EU Parliament Approves Bitcoin Regulatory Guidelines
The European Parliament has appointed a regulator for Bitcoin and cryptocurrency. In the end, these efforts will be futile, as the decentralized nature of the Bitcoin protocol is resistant to external influence. Also read: New Europol Powers May Lead to Blockchain Analysis Task Force EU Parliament Seeks a Crypto Watchdog The European Parliament and ECB are […]
The European Parliament has appointed a regulator for Bitcoin and cryptocurrency. In the end, these efforts will be futile, as the decentralized nature of the Bitcoin protocol is resistant to external influence.
EU Parliament Seeks a Crypto Watchdog
The European Parliament and ECB are not on the same page regarding Bitcoin. A few weeks ago, there was a special four-day event to discuss the future of cryptocurrency in Europe. The outcome of that meeting was to not introduce further Bitcoin regulation for the time being.
“The ECB sees no imminent risk, as long as the volume of virtual currencies is stable and their usage is not widespread,” reads an EU Parliament briefing.
On the other hand, members of the European Parliament seem convinced there is a need for a cryptocurrency watchdog. Similar to other regions of the world, they want to monitor Bitcoin regarding money laundering and terrorism funding. Such a watchdog would be used to monitor suspicious Bitcoin activity.
Although this is only a proposal, it sets the tone for the future of Bitcoin in Europe. The resolution was drafted by Jakob von Weizsacker, a German social democrat. If this proposal is approved, the European Commission will oversee the watchdog. However, they would need to build expertise in the technology powering the Bitcoin protocol as well.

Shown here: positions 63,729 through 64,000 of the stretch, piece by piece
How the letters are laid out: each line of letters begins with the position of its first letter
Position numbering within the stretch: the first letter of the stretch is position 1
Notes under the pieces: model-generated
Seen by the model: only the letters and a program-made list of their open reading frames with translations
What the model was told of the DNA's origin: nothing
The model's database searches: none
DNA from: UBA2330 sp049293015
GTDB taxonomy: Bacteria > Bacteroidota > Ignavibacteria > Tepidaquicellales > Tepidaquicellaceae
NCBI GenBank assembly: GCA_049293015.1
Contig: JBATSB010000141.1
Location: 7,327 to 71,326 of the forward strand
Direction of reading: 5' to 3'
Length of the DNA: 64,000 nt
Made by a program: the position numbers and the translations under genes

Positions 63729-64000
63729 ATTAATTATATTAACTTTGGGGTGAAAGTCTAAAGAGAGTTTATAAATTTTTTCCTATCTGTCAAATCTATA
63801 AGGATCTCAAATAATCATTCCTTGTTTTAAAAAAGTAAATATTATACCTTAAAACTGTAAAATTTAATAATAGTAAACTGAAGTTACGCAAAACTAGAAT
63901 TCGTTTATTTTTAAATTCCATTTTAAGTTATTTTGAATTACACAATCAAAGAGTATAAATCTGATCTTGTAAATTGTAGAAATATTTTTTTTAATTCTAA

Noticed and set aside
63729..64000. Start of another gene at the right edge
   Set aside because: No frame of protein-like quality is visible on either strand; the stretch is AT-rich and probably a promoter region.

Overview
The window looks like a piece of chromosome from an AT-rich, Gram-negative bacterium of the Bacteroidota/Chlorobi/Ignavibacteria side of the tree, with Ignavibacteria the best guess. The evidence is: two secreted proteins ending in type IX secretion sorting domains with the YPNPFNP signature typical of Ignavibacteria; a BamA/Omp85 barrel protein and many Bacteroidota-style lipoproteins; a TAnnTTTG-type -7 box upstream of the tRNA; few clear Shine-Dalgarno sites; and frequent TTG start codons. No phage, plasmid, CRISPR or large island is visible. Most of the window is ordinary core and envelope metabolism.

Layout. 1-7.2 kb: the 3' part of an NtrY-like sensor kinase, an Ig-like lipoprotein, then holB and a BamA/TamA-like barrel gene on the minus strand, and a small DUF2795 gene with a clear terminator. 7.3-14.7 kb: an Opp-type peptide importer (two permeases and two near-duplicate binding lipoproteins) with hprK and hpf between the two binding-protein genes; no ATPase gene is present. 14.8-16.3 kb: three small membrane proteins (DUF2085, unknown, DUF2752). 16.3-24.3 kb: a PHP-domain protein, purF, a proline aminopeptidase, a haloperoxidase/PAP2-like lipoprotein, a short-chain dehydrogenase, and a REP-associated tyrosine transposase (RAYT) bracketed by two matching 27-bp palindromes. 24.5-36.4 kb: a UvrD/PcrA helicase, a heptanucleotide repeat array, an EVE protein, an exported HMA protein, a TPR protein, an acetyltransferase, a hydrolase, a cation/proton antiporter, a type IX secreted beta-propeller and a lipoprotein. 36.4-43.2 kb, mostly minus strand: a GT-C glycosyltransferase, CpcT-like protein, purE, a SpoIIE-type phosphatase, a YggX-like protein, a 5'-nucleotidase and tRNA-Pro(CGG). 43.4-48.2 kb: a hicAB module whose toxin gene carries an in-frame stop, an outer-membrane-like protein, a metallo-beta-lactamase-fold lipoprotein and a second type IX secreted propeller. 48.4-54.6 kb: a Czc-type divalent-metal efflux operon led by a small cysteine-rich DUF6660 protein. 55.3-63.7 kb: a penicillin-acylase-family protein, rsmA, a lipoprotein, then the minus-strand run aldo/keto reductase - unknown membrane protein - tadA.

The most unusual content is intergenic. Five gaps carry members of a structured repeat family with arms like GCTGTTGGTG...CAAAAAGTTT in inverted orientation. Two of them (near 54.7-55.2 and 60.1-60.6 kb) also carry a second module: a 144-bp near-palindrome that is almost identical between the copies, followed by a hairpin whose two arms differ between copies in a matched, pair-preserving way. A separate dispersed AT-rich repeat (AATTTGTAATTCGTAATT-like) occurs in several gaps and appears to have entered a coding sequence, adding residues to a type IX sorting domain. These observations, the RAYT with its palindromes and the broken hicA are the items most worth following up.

Leaving Room For Growth & Innovation
This proposal is not overly positive news for Bitcoin and blockchain in Europe, but there is no reason to panic yet. The proposal mentions how a heavy-handed approach needs to be avoided, as Blockchain technology can offer “significant opportunities” for consumers and economic development.
Jakob von Weizsacker stated in his proposal that:
To avoid stifling innovation, we favour precautionary monitoring rather than pre-emptive regulation. But IT innovations can spread very rapidly and become systemic. That’s why we call on the Commission to establish a taskforce to actively monitor how the technology evolves and to make timely proposals for specific regulation if, and when, the need arises.
The vast majority of European Parliament members are in favor of this proposal. The voting process saw 542 votes for, and 51 against, with 11 abstentions. It is important to keep in mind these numbers mean little, though, as it is up to the European Commission to consider this proposal.
Speaking of which, the European Commission is looking at the current regulatory guidelines for cryptocurrency exchanges. For the time being, this only relates to the existing AML directive in the European Union. But this new proposal could impose additional requirements, such as undertaking due diligence for every customer.
European Parliament Can’t Regulate Bitcoin
These efforts by the European Parliament do not change the fact Bitcoin itself can’t be regulated. All these proposals can do is affect companies involved in Bitcoin trading. But that does not mean the Bitcoin protocol itself can be regulated, as there is no central control or overarching body to control.
It is commendable to see the proposal mention innovation should not be stifled. Blockchain and Bitcoin can bring a lot of positivity to the financial sector in general. However, the push towards regulation seems to contradict the desire to achieve innovation. Simply put, Bitcoin was designed to be immune to any outside influence, particularly the government.
What are your thoughts on this new European Parliament proposal? Let us know in the comments below!
Source: City A.M.
Images courtesy of the European Parliament, Shutterstock